Helping to lay the groundwork for one critical aspect of MIT’s continued and intensified commitment to climate:
helping large companies usher in, adapt to, and prosper in a decarbonized world.
- KSW: this is a multi-department effort aimed at getting industry memberships
- the technology content lives elsewhere; where ?
(4) _
Recommendations for the Advancement of Combined Algal Biofuel and Carbon Capture Technology
Arya Sasne
- KSW: has some good references
Video: Building a Network to Develop Scalable Solutions in Carbon Capture & Storage
July 12, 2023, Glen Junor
The MCSC’s work in its carbon capture & storage focus area has brought together, and leveraged, a vast network of MIT faculty and researchers.
These faculty members and their teams are collaborating with MCSC member companies that are eager to help scale promising lab breakthroughs.
Hear more from Glen Junor, whose leadership propelled this work forward, and view the work of the many people involved.
Video by In Short Media.
Carbon Capture, Utilization, and Sequestration (CCUS)
- at 1:18. it shows the Arya Sasne paper
Brilliant Planet, Series A, 2022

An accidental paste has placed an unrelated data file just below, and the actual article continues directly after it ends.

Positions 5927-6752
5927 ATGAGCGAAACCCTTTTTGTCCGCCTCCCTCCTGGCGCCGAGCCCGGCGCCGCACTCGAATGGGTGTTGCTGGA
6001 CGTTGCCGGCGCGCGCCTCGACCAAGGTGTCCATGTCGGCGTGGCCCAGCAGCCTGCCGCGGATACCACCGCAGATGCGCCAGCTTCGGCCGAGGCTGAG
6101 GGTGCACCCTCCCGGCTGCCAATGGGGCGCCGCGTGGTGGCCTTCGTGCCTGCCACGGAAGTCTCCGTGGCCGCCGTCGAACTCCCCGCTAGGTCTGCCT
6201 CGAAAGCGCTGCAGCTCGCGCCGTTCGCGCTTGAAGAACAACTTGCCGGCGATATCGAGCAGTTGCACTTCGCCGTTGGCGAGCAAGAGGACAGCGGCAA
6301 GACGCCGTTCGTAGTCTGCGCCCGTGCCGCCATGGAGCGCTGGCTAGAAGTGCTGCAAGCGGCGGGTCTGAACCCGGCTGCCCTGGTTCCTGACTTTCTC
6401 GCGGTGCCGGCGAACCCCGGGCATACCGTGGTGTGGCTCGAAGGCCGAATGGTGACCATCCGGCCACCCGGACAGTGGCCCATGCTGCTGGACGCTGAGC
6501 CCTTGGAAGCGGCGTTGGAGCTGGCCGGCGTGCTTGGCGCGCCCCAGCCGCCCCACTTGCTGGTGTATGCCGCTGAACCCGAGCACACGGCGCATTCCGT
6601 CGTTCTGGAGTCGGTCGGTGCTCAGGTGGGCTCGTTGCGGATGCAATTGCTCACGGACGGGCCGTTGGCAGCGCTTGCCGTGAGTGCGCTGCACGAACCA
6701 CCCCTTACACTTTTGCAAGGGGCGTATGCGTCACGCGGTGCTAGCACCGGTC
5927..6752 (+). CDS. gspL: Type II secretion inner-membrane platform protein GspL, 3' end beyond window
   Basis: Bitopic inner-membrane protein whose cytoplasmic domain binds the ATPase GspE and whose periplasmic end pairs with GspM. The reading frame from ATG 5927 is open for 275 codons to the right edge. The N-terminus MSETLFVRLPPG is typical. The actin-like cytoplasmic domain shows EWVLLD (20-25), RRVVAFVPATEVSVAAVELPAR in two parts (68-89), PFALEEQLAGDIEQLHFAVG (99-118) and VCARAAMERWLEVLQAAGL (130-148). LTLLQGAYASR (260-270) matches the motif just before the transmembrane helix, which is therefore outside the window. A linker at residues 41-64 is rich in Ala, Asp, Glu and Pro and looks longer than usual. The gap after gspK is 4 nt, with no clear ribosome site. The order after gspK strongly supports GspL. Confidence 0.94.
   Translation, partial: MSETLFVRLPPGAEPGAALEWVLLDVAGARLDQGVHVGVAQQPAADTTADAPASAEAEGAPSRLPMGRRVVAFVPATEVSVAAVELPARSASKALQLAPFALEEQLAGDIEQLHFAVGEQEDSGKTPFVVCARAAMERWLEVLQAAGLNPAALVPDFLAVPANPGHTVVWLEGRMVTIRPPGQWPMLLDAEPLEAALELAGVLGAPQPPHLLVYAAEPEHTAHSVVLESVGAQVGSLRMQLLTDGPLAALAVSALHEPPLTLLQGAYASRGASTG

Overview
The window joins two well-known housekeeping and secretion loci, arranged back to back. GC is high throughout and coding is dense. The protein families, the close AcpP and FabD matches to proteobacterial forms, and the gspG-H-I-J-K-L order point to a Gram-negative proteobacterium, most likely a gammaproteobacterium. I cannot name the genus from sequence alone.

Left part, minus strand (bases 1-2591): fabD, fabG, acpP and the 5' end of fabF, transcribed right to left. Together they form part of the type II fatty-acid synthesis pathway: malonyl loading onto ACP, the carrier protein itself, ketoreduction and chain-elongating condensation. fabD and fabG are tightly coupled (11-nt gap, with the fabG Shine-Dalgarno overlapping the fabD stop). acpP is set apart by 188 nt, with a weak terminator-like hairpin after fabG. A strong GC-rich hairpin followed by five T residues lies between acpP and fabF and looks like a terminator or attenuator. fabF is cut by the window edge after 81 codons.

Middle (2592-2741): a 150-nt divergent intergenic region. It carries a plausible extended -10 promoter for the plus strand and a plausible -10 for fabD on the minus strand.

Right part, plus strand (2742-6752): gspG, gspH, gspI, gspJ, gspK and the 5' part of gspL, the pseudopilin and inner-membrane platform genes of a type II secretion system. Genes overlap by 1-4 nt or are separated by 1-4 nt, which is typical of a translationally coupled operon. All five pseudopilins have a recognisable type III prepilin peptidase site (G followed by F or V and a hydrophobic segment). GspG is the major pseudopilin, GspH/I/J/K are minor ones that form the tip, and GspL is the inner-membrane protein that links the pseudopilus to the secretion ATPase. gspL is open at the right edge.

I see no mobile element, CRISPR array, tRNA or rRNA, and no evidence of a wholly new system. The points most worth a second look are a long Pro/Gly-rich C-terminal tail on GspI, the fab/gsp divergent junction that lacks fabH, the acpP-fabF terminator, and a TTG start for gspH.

Brilliant Planet is unlocking the power of algae as an affordable method of permanently and quantifiably sequestering carbon at the gigaton scale.
Read the Post
Union Square Ventures
817 Broadway, 14th Floor
New York, NY 10003
Of the world’s 2,000 largest public companies, at least 21% now have net-zero commitments.
For most of these companies, even with significant emissions reduction, carbon offsetting will be essential to achieving their goals.
In fact, all of the 1.5c IPCC scenarios feature annual carbon removal at the gigaton level — somewhere between 8 to 13 gigatons per year.
If removing 8-13 gigatons annually was not challenging enough, the varying quality of carbon removal options makes it even harder.
Most of today’s carbon removal solutions, whether nature-based or technological,
have drawbacks and trade-offs related to measurement, additionality, price, and permanence.
In our view, responsible companies will seek more high-quality carbon removal technologies
that are additional, durable, scalable, verifiable, and socially beneficial.
This is exactly what Brilliant Planet offers.
Brilliant Planet has developed a unique microalgae production process that can sequester CO2 at a fraction of the cost of comparable systems.
Advances in the biological fixation of carbon dioxide by microalgae